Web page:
Standing above a room filled with fallen enemies, Ganondorf turned without a word, without a sweat, and without a scratch, to leave to the throne room and claim if for his own. He doubted that Xerxes was foolish enough to remain in the palace, but it mattered for naught. The so-called god-king was now powerless. Persia would now be ruled under the banner and shadow of the Gerudian tribes, one of many lands that would follow. And as the Immortal that had been thrown forward the giant lunged toward him from behind, dual swords at the ready, Ganondorf did not even turn his head, bringing his swords over his back as if sheathing it to deflect the blow, and then decapitating the soldier with yet another swift blow, all while continuing to walk away from the bloodied room of corpses, all slain by a single man. Wresting the Trident of Power from the floor, the Bearer of Power proceeded in his path to the conquered throne room, having more than proven his namesake in this one day.
Meanwhile, in the throne room, contrary to Ganondorf's beliefs, Xerxes remained, patiently and stubbornly awaiting his fate. He would rather face the smile of death rather than surrender the kingdom over which he ruled as deity. For as a god-king, he believed death to be merely a setback to his immortality. His adviser merely continued to hide behind the throne, awaiting what was about to come.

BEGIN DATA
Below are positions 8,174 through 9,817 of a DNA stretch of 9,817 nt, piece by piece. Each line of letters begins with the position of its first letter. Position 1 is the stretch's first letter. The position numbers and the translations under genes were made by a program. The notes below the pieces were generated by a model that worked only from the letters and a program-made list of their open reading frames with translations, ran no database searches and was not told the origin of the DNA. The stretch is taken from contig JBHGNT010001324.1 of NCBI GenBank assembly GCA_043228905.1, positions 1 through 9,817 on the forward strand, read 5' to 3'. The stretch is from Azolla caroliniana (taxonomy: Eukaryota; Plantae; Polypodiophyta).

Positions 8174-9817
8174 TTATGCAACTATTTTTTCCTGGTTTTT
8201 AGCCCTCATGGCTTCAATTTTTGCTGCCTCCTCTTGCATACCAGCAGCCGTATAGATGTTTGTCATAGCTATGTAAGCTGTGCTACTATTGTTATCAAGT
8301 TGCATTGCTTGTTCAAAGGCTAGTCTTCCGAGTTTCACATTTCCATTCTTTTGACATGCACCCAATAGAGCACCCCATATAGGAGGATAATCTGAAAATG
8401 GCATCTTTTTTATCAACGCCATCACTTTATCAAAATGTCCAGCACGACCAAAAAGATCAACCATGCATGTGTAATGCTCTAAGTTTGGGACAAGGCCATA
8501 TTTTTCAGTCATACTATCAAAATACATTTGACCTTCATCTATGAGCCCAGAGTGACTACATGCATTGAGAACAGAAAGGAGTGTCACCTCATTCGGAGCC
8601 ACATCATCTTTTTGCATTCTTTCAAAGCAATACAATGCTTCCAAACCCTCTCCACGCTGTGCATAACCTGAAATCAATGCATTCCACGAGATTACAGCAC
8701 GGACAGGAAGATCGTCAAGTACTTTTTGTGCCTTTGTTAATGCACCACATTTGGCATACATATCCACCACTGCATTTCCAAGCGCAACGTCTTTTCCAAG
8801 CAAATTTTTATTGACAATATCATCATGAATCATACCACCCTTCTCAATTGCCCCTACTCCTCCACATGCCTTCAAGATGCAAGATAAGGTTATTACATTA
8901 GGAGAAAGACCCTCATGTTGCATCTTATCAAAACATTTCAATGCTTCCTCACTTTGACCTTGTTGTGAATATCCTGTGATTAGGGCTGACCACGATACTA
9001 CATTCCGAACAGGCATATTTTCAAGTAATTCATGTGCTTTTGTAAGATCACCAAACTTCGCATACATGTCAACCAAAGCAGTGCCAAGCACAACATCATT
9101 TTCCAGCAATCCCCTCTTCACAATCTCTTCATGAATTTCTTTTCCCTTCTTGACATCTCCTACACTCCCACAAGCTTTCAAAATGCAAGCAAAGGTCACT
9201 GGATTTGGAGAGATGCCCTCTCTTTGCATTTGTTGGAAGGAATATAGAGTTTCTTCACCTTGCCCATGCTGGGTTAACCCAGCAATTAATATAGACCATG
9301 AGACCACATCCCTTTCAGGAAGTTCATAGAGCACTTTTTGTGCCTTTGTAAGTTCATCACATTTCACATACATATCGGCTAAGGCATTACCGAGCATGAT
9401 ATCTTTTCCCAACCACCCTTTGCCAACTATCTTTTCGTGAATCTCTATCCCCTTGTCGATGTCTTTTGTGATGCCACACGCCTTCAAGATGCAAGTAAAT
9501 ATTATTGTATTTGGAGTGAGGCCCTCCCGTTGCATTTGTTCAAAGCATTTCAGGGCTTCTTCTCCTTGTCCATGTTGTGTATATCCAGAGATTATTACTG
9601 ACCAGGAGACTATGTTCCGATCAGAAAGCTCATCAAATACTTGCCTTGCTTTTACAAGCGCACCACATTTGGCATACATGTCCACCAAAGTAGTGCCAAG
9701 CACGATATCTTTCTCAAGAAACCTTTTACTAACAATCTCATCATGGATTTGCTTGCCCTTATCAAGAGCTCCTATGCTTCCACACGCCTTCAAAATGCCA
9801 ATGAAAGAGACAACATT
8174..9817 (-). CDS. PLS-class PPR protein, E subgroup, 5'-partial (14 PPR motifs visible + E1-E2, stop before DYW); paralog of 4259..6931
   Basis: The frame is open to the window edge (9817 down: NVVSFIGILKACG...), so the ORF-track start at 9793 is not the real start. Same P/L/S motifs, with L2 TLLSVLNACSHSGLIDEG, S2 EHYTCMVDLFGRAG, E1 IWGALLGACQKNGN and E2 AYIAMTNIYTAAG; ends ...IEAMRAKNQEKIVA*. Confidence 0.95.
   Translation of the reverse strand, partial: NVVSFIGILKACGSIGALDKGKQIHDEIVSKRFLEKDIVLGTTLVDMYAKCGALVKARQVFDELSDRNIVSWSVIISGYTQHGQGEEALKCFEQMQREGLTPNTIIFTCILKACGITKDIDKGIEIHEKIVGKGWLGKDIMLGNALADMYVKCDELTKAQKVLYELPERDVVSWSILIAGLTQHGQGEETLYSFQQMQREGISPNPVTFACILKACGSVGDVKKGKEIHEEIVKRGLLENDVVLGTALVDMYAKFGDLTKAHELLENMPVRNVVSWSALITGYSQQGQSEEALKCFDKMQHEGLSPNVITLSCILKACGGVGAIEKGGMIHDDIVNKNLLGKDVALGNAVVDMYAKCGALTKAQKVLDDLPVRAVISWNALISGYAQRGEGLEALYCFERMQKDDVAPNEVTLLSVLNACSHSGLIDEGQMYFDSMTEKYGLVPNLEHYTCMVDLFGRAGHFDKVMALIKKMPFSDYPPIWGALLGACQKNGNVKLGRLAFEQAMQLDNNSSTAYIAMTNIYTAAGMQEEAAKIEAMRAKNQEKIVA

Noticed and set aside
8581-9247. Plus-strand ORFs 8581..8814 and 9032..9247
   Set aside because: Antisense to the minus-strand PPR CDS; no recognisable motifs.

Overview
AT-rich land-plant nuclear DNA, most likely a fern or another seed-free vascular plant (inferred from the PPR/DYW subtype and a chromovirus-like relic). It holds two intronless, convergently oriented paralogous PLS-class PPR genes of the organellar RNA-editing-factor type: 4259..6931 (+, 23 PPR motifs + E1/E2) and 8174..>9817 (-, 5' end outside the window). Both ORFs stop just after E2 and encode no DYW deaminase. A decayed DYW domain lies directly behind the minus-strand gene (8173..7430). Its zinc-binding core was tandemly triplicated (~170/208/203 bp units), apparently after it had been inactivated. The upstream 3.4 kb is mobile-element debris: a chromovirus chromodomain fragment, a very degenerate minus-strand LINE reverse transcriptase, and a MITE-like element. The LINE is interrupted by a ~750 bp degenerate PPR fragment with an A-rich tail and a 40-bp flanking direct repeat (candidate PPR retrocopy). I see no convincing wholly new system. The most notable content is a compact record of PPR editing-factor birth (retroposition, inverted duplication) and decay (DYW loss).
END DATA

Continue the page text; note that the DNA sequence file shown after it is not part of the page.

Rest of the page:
As Xerxes stood proudly and coldly, unafraid of what may await him in the great beyond, the air behind him began to ripple and quake as if something ever present beneath it was coming forth from the void. And suddenly, the ripples became visible, spreading wider and wider, forcing Xerxes to turn to see what the source of this could have possibly been. And then the great ripple in the matter before Xerxes took form as a cloaked man, hooded, wearing an orange mask with only one eye hole within it, seated in the god-king's throne with his legs crossed. And beneath that hole lied a red eye with three black tomoe circling the pupil. Xerxes quickly recognized this eye as that of the Sharingan kekkei genkai. He was either standing before a warrior of the renowned Uchiha Clan, or a great imitator of their power.